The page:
Aims & Scope
The Journal of University Teaching and Learning Practice seeks well-designed and executed research and theory that changes how people think, and provides evidence-based theories, methods and findings to improve higher education learning and teaching practices. We invite a plurality of theoretical frameworks from across the disciplines to stimulate conversation around different ways of developing learning and teaching practice. We encourage practice-based research situated in the local context and the broader international literature.
- We ask all contributors to align their manuscript to one of the following themes:
- Educational technology. Examining how technology can enable, change, or challenge pedagogy within higher education practice.
- Educational leadership and management. In pursuit of good leaders, great leadership, and effective management within higher education that enables quality learning and teaching processes and practices
- Educational psychology in higher education. Pursuing a more cohesive understanding of the psychology underlying and explaining tertiary learning and instruction practices.
- Developing teaching practice. Improving how academics think about and practice teaching as well as describing and evaluating the design and implementation of academic development activities, resources or programs.
- Student experience. Systematically deconstructing student interactions, outcomes, and experiences before, during, and after their higher education pathway.
- Curriculum and assessment design.Defining and evaluating contemporary curriculum and assessment designs and structures that enable transformative student learning using different modes and levels of study and curriculum.
All manuscripts must include up to five brief Practice Notes before their introduction to present key implications and recommendations for university educators in applying the outcomes of the research to their context. Papers must engage critically in identifying a theoretical framework, defining methodological assumptions, presenting the findings, discussing these in the context of higher education practice, and being reflexive with strengths and limitations of the scholarship or research.
We invite contributions that examine and evaluate technological innovations that facilitate or support high quality curriculum design and pedagogy, enable learners to cross boundaries to access higher education, and advances our knowledge, practice, and policy in university teaching and learning. Educational technology papers examine how technology and data can be used in university learning and teaching, and how innovations in this space will shape the future learning experience.
Educational Leadership and Management
We invite contributions that extend our current knowledge of good leaders, effective managers, and great leadership practices in higher education. We acknowledge key differences in leaders (i.e., those who influence others to act of their own volition) and managers (i.e., those who deploy formal power and authority). Educational leadership and management will further our practices of how learning and teaching is organised by individuals, organisations, and policy drawing on appropriate management, leadership, and organisational behavioural research..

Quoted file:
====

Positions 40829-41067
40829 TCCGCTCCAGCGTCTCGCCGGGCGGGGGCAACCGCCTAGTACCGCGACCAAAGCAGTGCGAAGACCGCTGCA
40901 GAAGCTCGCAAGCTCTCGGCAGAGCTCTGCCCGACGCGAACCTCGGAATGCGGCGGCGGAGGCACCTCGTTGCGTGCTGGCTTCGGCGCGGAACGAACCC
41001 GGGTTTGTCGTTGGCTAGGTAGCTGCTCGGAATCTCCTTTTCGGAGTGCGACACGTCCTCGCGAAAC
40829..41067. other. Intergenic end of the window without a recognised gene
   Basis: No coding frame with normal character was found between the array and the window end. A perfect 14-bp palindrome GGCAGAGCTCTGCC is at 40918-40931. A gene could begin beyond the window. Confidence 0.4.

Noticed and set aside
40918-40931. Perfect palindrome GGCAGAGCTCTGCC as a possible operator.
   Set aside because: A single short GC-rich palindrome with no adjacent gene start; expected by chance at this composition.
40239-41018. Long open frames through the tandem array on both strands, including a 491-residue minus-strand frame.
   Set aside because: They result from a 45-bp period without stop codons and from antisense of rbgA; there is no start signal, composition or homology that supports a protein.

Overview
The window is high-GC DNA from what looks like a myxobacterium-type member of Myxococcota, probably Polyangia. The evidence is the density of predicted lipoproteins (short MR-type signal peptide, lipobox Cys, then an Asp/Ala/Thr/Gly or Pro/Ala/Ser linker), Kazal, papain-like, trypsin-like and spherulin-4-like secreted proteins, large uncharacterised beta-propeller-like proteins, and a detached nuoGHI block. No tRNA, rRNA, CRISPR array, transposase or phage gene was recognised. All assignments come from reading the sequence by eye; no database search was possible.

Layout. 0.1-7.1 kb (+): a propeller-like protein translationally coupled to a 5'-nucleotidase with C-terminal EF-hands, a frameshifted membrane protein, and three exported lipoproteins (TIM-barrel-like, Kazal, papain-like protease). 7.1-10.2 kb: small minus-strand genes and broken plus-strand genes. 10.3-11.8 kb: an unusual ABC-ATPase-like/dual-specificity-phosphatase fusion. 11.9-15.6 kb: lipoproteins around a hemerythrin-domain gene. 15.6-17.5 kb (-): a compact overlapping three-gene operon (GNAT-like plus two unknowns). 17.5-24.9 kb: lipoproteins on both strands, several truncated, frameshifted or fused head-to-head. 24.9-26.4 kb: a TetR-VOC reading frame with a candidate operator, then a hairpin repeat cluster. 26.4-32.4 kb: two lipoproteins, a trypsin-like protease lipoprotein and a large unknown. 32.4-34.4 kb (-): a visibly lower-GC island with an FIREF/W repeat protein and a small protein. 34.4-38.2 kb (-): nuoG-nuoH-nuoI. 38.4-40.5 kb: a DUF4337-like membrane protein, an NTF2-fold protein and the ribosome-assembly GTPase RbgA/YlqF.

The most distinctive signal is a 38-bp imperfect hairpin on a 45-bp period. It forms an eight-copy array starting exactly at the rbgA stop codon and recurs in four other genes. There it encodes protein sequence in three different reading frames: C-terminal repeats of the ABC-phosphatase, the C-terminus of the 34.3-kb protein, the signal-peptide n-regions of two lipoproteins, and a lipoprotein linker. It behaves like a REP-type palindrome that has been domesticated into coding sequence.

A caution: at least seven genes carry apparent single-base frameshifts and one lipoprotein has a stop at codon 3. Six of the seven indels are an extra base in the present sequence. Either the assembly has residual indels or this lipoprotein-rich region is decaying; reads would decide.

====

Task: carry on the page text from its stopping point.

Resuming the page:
Educational Psychology in Higher Education
We invite contributions that extend on the current understanding of psychological processes and mechanisms in the higher education and university context. There are key contributions offered by developmental and educational psychology scholars in universities including defining affective, cognitive, and behavioural processes that affect learning, learners, and educators. Educational psychology in higher education studies will further learning and teaching practices through a psychological lens, with an emphasis on human learning and development in universities and colleges.
Developing Teaching Practice
We invite contributions to the critical conversations related to academic (faculty) professional learning that is intentional in developing teaching practice. We believe that teachers who are pedagogically supported and equipped for teaching disciplinary knowledge are essential in higher education. Developing teaching practice articles will contribute to improving how academics think about and practice teaching as well as describing and evaluating the design and implementation of academic development activities, resources or programs.
We invite contributions that deconstruct and interpret current and future academic, living, and social interactions between and of tertiary student flourishing, engagement, satisfaction, and success before, during, and after their higher education pathway. Student experience articles will contribute to a multifaceted understanding of what constitutes high quality student experiences and in what contexts does such knowledge apply.
Theory and Practice
We invite contributions that extend our current understanding of curriculum and assessment designs and structures that aim to provide quality learning opportunities for students across different modes of study. We seek to publish papers that demonstrate how research-based learning and teaching can impact contemporary curriculum and assessment processes to enable students to transform their current understandings of a discipline, the world, or themselves.